Guitar Adjustments – Beginners Guitar Lessons Pt13
Intonation is the pitch of all notes over the entire guitar neck. The basic idea of intonation, is that a string’s length from the nut to its center (the 12th fret octave) must be must the same distance to the bridge saddle. If its not, notes higher up on the fretboard will sound out of tune.
Improper intonation can come about when changing string gauges, improper neck adjustments, action set too high, or instrument damage. Since each string is of a different thickness, slightly different lengths are required for the notes to sound true.
Electric guitars are normally fitted with adjustable bridges, allowing individual string saddles to be adjusted accordingly. Most acoustic guitars are equipped with non-adjustable bridges, called compensating bridges, and are pre-set at the factory.
Intonation cannot be accurately determined by ear, so guitar shop personnel use a stroboscopic (strobe) tuner when performing the procedure. The technician frets each string on the 12th fret (the octave) and checks the tuner to determine if the note is sharp (high) or flat (low). If the note is sharp, the technician adjusts the saddle backwards to add length to the string. If the note is flat, the saddle is adjusted forward to shorten the string’s length.
Intonation should be checked as part of your guitar maintenance schedule, particularly when making other adjustments and string modifications. Improper intonation will not harm your guitar or cause playability problems, but will cause the guitar to sound out of tune in the higher note registers.
Unless you own an accurate tuner such as a strobe, and don’t bother fiddling around with your instrument, intonation is best handled by professionals.
Guitar Adjustments – Action
Every guitar player searches for the guitar’s perfect “action” or string height. While this is normally accomplished by adjusting the bridge up and down on electric guitars, or shaving or shimming the saddle on acoustic guitars, it’s not always as simple as that. While lowering the bridge will bring the strings closer to the fretboard, neck or fret misalignment can cause buzzing notes and flat spots.
As with intonation, unless you are prepared to fiddle about for a while, with no positive results guaranteed, these type of guitar adjustments are best left to professionals considering all the variables involved.
Guitar Adjustments – Neck
Neck adjustments are perhaps one of the most important guitar adjustments needed, and should be taken care of before all else. A maladjusted neck will cause buzzing frets, intonation issues, and action problems. Performing string adjustments with a neck out of whack will cause undesirable results, and may make problems worse.
Guitars are usually supplied with a neck adjustment tool, typically a hex wrench, but attempting to adjust a neck on your own can cause disastrous results if done improperly. Guitar necks contain an internal truss rod, which expands or contracts when adjusted, prompting the wood to follow suit. Truss rods can break, sometimes causing wood damage and always causing the neck to adjust whichever way it likes, resulting in very expensive repairs or neck replacement.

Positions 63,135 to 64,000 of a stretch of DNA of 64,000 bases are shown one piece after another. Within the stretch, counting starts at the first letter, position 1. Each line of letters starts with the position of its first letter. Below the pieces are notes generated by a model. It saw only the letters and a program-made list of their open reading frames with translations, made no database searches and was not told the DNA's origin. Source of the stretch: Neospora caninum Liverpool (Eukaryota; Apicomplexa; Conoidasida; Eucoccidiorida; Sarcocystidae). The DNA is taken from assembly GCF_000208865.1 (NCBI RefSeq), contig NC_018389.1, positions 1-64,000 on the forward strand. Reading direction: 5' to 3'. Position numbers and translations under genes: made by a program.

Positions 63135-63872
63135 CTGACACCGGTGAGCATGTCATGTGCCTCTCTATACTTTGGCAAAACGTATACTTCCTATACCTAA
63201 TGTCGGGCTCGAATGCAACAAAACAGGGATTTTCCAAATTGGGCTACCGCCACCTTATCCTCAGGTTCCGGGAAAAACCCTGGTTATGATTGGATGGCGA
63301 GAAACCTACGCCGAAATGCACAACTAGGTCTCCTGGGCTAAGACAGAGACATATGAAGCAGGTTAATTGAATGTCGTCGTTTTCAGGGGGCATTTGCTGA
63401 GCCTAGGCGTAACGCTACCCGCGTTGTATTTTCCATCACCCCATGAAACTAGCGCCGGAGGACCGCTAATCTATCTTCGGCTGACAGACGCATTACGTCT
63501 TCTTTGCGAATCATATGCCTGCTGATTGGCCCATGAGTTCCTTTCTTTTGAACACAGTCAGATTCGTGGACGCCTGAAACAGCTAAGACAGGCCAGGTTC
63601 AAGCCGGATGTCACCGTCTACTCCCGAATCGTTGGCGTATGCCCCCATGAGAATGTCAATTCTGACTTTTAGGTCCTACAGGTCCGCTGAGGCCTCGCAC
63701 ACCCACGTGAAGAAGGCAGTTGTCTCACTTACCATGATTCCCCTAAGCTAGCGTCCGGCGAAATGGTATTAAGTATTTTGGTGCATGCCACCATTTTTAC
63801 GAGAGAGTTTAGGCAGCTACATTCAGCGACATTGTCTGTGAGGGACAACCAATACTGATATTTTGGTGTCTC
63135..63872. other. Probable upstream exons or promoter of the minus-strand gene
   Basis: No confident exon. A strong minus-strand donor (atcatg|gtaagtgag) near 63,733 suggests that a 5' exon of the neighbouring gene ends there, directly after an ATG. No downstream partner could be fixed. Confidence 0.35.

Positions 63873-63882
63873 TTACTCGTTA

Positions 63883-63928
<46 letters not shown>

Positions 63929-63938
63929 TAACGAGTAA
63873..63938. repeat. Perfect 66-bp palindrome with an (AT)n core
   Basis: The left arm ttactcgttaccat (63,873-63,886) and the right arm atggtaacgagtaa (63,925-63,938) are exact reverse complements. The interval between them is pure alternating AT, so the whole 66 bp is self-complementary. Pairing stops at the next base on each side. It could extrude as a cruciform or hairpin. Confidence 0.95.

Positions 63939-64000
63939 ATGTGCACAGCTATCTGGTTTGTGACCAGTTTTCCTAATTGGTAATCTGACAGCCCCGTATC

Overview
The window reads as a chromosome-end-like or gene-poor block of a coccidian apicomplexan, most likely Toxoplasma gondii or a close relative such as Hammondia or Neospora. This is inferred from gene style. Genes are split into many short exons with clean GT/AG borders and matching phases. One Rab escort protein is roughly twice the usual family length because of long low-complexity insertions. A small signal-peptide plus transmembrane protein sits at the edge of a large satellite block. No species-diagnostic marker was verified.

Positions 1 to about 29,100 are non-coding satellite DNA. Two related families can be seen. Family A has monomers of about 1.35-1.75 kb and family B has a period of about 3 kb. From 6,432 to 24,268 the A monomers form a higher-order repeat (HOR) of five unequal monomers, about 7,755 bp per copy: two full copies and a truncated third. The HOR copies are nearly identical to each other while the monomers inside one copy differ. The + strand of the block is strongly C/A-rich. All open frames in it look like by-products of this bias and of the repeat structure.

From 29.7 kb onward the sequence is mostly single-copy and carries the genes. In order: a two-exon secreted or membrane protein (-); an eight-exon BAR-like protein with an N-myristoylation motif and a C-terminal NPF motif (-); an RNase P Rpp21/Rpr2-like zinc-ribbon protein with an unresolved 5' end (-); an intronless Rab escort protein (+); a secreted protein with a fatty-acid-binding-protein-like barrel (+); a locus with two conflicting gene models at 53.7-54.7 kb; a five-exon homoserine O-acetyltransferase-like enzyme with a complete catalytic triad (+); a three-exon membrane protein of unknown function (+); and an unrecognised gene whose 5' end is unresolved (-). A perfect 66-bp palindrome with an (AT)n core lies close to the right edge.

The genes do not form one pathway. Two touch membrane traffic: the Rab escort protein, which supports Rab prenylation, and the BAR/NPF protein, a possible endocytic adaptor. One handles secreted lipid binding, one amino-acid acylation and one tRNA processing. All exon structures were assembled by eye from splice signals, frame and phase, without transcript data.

A warped neck is when the guitar neck warps upward toward the strings. Frets are pushed up as well, causing the guitar to play badly, sometimes to the point of being unplayable. Warped necks are just plain bad!
A bowed neck is when the neck is bowed away from the strings, which is how a properly adjusted neck should be. If too much bow exists, the action and intonation will be affected, and the guitar will be difficult to play, and can sound out of tune. Bowed necks are good, as long as they are not bowed too much.
A reliable way of telling whether a neck needs adjusting, is not sighting the neck down the center, as many believe. This is okay to do when inspecting a guitar to see if the neck is off-kilter side to side (which is rare), but frets will create an optical illusion, preventing visible evidence of warping or bowing. To do this, look at the guitar fingerboard from the side. Press the low “E” string down on the first fret with one hand, and the last fret with the other hand. If the frets are making positive contact with the guitar strings (indicating a possibly warped neck), or if there is a considerable gap between them (indicating a possibly bowed neck) the guitar should probably be brought in for adjustment. Doing this adjustment check with a straight-edge or ruler of sufficient length is also acceptable, and will actually give you a more accurate indication. The string method is handy when a straight edge is not available.
Hope this clears up some of the mystery of guitar adjustments and terms. A bit of advice: When purchasing a new or used instrument from a store, always ask them to throw in a complete set-up, which will include string change, intonation, neck and action adjustments. If they refuse, and you have to pay a bit for set-up, it’s totally worth the expense. You’ll know that your guitar is starting out its new life properly adjusted, and you will better be able to feel the difference if problems come up.